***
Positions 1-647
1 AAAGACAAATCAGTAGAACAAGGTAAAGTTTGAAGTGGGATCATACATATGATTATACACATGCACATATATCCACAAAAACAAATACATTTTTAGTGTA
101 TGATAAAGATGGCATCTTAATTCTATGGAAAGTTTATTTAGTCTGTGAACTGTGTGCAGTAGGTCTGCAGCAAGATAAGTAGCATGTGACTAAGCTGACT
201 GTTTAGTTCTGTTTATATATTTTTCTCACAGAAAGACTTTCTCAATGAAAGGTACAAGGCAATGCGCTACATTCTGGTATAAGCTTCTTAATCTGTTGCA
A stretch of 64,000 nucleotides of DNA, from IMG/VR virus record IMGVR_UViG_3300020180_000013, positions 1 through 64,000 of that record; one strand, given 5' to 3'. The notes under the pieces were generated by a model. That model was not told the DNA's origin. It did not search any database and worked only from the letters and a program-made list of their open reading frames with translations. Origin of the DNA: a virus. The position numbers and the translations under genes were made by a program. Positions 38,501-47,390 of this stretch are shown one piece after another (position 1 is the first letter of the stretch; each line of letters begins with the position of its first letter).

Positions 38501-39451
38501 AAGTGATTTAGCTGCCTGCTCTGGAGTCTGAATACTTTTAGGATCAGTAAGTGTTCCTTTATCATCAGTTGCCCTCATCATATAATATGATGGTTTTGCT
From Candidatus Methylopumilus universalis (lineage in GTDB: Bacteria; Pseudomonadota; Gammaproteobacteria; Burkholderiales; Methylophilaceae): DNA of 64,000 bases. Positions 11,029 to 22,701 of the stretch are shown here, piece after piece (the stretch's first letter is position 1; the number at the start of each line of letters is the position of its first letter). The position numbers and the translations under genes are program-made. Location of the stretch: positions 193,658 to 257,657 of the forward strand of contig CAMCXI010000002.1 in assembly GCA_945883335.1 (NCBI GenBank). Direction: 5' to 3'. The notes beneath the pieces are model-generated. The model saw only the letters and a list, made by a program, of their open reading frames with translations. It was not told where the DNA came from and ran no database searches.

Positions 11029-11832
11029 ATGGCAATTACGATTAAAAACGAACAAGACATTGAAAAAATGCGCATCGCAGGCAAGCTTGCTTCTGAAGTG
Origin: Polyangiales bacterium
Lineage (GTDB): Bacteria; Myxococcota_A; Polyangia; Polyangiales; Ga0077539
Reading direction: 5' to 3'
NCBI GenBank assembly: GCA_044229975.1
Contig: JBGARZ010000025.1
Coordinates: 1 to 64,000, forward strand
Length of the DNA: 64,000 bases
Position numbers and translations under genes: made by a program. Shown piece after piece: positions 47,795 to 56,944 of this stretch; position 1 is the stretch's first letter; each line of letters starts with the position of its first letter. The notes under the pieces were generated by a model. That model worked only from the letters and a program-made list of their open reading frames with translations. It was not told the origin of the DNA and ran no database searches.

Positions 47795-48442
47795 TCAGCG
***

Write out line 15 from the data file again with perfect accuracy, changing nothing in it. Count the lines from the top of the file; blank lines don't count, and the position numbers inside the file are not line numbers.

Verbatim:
Contig: JBGARZ010000025.1